Cor Blok drew Tolkien’s world, but also invented his own universe, Barbarusië

The strip day Haarlem can finally take place again after two years of corona. The theme is ‘World Builders’, which is why the Noord-Hollands Archief shows works by Cor Blok (1934-2021). Who was this painter and draftsman?

Joost Pollmann

Can you be a fantasy and a scientist at the same time? Cor Blok (1934-2021) proved it. He was a professor of art history in Leiden, wrote the book Image translation on the interpretation of visual art and provided a catalog of Piet Mondrian’s oeuvre. But Blok was also the creator of Barbarusia: a fantasy land complete with its own alphabet, architecture, history, landscape and religion.

During the festival Strip Day Haarlem, which starts on Saturday, the Noord-Hollands Archief dedicates an exhibition to Block’s ideas. The theme for this Comic Days edition is ‘World Builders’, and Blok fits in perfectly with his Barbarusia. His name does not ring any bells among the general public, but many people know his work because he was also the artist who drew the covers of Tolkien’s Under the spell of the ring


Cor Blok

Around 1960, Blok dedicated about 140 drawings and gouaches to this epic, which also centers on an imaginary world. Het Spectrum publishing house used three illustrations for the front of the famous Prisma pockets without mentioning the name Cor Blok inside, while the translator Max Schuchart was nicely mentioned.

Tolkien himself, who did not really like illustrations for his work, bought a few originals because of the visual quality of Blok’s gouaches and because the hobbits’ adventures in Middle-earth and Mordor had been interpreted so freely by Blok. The vast majority of Tolkien prints have now been distributed all over the world, and prices have risen sharply: amounts between 2,000 and 4,000 euros are paid per year.

    Cor Block's interpretation of Frodo putting the ring on.  Picture

Cor Block’s interpretation of Frodo putting the ring on.

In Haarlem, Blok’s children are now joining their widow Janny Donker for the extensive oeuvre of ‘Pap’. except it on Under the spell of the ring sacred work and the barbarian fantasies, it also contains a graphic novel that Blok worked on in silence from 1967 to 2014: Iron parachute. This book from 2016 consists of hundreds of collages composed of pieces of engravings from the 19th century.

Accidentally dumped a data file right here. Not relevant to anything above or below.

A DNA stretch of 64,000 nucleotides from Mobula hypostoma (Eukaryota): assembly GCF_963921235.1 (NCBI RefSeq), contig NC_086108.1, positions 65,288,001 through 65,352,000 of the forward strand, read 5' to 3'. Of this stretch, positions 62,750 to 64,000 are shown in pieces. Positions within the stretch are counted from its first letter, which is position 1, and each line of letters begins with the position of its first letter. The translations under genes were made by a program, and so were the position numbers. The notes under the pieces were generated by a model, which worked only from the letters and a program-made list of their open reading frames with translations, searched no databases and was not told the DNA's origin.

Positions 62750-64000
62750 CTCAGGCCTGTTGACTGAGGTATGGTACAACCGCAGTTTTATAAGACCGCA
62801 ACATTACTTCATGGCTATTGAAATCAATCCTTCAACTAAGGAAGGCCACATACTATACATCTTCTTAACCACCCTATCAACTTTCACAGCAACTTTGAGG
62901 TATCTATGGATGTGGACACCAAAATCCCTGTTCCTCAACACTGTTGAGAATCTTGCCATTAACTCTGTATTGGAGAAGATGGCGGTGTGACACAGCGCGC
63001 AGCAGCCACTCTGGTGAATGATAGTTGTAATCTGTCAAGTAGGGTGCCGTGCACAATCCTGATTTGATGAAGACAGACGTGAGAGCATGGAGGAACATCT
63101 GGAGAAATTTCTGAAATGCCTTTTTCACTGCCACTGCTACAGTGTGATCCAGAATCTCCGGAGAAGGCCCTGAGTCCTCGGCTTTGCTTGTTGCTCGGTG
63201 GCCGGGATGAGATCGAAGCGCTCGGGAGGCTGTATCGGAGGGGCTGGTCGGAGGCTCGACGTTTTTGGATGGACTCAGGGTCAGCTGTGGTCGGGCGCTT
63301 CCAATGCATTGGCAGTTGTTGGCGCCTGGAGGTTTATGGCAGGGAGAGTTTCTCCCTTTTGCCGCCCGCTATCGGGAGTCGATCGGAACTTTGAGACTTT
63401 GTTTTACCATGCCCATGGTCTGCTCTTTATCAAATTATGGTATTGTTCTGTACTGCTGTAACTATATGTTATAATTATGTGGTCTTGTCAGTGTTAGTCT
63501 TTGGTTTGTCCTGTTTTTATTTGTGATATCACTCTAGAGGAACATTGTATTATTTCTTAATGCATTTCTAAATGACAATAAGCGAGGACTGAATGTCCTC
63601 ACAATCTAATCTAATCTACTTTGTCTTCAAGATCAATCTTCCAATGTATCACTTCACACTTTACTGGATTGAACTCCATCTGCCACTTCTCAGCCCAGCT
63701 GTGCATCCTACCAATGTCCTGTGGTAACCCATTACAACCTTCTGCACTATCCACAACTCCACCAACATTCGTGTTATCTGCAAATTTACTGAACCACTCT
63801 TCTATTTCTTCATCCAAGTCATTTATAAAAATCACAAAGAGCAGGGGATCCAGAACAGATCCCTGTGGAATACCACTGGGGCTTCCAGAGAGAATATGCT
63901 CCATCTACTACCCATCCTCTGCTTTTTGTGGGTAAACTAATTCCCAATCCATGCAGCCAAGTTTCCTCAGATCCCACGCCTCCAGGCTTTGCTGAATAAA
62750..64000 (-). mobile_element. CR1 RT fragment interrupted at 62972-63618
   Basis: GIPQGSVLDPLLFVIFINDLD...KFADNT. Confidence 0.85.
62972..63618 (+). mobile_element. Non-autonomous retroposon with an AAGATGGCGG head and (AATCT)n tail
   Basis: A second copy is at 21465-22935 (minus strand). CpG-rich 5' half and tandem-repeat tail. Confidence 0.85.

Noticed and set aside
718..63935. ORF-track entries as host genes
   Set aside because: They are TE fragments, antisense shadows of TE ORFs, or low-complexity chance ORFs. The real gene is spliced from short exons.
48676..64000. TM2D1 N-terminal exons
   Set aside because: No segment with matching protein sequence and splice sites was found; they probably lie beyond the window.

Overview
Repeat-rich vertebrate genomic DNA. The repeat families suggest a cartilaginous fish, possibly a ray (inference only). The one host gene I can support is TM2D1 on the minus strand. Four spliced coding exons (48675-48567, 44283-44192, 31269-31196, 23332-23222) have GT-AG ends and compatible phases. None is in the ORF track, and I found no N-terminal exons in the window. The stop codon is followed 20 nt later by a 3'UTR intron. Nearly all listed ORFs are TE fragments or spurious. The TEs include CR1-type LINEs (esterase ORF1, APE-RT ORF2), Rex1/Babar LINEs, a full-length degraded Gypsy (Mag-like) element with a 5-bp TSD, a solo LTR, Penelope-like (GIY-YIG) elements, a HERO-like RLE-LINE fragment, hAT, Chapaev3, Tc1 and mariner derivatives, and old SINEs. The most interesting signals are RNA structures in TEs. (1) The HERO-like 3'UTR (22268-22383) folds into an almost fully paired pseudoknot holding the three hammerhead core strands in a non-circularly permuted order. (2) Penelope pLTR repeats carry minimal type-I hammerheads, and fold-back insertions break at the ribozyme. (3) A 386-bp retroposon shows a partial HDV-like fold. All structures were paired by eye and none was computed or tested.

Blok has painstakingly cut and pasted for more than four decades to create his own universe. Janny Donker explains this lifelong need to create parallel worlds based on the fact that Blok had a father who suffered from violent migraine attacks, so there should always be quiet and dark in the house. To escape this gloom, he began to create his own lands at an early age.

An unpublished illustration of Tolkien's Lord of the Rings by Cor Blok from 1962. Picture

An unpublished illustration of Tolkien’s Lord of the Rings by Cor Blok from 1962.

Blok, for example, created Barbarusia, from which he watercolored a map of mountains and lakes and provinces with names like Irritania and Bombasturia, Avogadro and Macabria. In another fantasy land, the districts of Wirwar, Janbul and Brulapi emerge, suggesting that he was having a great time with his language jokes and fictional geographies.

Incidentally, Clor Blok was not the only Dutchman who devised his own world in such detail. While immersing himself in the barbarian idiosyncrasies, linguist Rolandt Tweehuysen created his Spokania and artist Jurriaan Andriessen junior Eldorica, imaginary nations that also got their own language and architecture. When asked if Blok had contact with these soulmates, his wife and children cannot answer. “He was a closed man,” they say. And he was reluctant to show his work. In fact, he thought it was very private. ”

A Barbarus work of art by Cor Blok.  Picture

A Barbarus work of art by Cor Blok.

Cor Bloks world, from 3/6 to 8/7 in Noord-Hollands Archief, Haarlem. The strip day Haarlem takes place until 12/6.

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